Tech giants including Alibaba, Arm, Baidu, Google, IBM, Intel, Microsoft, and Tencent have joined forces under the auspice of the Linux Foundation to launch a new community focused on data protection and privacy: The Confidential Computing Consortium.

Data privacy and security is a hot topic of late, thanks in no small part to serious security failings at companies including supposed security specialist Suprema and social networking behemoth Facebook. A major tool in the arsenal for preventing these kinds of breaches - aside from educating companies not to store critical data in plain text - is 'confidential computing,' which allows encrypted data to be processed in-memory without exposing it to the rest of the system thus dramatically cutting down on the risk of it being leaked even in the event of an intrusion into the server itself.

To push confidential computing forward, a who's-who list of technology companies - including, but not limited to, Alibaba, Arm, Baidu, Google Cloud, IBM, Intel, Microsoft, Red Hat, Swisscom, and Tencent - have joined forces to form the Confidential Computing Consortium under the Linux Foundation.

'The earliest work on technologies that have the ability to transform an industry is often done in collaboration across the industry and with open source technologies,' claims Jim Zemlin, executive director at the Linux Foundation. 'The Confidential Computing Consortium is a leading indicator of what’s to come for security in computing and will help define and build open technologies to support this trust infrastructure for data in use.'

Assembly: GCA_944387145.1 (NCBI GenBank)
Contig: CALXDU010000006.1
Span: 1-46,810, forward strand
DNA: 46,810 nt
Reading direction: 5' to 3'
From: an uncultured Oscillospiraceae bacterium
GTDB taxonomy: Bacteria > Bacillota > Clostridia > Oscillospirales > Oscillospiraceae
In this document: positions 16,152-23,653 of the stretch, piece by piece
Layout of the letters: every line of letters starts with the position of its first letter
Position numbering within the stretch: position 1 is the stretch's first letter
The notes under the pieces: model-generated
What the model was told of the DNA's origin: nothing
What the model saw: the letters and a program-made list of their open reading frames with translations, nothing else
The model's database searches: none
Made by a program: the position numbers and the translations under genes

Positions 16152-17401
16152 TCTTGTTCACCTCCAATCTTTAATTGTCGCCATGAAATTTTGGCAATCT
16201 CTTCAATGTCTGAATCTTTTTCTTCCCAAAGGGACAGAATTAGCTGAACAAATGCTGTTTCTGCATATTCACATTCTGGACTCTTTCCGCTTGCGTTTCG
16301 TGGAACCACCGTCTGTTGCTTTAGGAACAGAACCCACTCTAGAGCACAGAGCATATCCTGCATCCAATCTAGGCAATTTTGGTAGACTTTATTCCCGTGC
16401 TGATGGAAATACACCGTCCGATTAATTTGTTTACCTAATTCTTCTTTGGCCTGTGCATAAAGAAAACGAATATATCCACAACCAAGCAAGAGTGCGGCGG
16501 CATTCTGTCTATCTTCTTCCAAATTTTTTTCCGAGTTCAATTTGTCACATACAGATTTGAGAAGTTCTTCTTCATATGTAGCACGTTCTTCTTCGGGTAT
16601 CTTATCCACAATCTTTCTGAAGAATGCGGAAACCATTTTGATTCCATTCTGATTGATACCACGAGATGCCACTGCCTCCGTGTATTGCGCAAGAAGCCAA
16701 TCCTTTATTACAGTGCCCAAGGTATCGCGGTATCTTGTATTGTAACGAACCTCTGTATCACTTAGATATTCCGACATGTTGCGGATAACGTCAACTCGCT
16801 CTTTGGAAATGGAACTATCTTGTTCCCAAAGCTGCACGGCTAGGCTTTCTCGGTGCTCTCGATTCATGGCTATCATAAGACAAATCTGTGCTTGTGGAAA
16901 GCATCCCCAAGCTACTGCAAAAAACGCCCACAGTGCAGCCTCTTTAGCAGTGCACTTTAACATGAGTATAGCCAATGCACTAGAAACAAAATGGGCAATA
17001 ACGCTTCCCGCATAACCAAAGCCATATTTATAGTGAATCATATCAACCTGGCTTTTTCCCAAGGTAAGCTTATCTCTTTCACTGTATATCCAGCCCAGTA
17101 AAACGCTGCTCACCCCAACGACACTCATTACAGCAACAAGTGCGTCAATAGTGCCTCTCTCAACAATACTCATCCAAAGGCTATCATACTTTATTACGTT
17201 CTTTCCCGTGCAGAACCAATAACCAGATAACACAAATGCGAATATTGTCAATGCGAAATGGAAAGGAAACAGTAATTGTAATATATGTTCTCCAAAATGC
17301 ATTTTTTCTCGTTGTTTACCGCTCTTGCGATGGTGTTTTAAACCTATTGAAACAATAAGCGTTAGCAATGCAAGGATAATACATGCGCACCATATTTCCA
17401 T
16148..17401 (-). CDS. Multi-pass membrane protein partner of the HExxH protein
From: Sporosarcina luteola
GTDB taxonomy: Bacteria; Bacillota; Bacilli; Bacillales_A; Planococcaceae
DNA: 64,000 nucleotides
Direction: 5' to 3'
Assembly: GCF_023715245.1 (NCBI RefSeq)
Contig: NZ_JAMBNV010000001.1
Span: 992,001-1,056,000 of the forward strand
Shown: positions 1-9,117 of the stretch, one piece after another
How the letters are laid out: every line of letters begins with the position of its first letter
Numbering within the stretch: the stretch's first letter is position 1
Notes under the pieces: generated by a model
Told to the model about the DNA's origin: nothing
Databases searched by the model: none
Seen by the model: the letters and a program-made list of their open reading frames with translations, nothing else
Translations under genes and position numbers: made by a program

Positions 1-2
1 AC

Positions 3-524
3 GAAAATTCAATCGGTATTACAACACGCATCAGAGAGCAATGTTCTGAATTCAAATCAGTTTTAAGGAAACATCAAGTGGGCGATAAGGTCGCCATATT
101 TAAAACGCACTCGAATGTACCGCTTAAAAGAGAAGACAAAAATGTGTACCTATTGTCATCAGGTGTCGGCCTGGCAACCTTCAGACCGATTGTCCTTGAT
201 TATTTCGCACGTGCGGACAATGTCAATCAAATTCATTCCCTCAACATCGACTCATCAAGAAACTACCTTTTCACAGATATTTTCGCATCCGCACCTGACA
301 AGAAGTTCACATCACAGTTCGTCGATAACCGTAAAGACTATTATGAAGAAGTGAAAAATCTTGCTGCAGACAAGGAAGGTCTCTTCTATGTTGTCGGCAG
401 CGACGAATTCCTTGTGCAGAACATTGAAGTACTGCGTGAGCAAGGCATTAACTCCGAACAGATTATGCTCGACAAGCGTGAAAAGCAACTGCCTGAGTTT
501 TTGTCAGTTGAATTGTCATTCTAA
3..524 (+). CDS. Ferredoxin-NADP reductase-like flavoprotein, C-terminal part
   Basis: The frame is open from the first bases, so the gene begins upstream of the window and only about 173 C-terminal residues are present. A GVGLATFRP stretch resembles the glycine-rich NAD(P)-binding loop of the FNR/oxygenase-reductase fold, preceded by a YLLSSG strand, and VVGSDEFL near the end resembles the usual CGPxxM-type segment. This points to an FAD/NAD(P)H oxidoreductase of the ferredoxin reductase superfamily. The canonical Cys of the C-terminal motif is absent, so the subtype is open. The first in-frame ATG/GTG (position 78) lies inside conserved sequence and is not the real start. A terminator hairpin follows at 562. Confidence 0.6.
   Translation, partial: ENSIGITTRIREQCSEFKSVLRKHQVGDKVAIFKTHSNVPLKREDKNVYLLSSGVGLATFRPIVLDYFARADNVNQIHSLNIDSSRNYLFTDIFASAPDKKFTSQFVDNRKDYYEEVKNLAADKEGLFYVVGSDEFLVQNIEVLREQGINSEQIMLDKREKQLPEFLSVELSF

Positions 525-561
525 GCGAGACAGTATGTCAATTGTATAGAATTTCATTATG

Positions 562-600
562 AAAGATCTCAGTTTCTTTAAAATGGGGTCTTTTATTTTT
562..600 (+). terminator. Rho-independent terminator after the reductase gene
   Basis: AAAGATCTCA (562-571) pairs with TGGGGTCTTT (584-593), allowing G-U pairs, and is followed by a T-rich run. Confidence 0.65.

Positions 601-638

Many of the founding members are cloud computing companies, for whom confidential computing has a particular interest: Using a confidential computing model, it would be possible for a company to transmit encrypted data to a cloud platform, have it processed, and receive the encrypted results without the cloud platform ever being able to access the decrypted data directly.

Participants, meanwhile, have already begun contributing open-source technologies to the Consortium: Intel has handed over the software side of its Software Guard Extensions (SGX) technology; Microsoft the Open Enclave software development kit (SDK) for abstracting trusted execution environments (TEEs) from multiple manufacturers; and IBM's Red Hat the Enarx project, which offers its own take on hardware-independent TEE access.

More information on the Confidential Computing Consortium is available on the official website.

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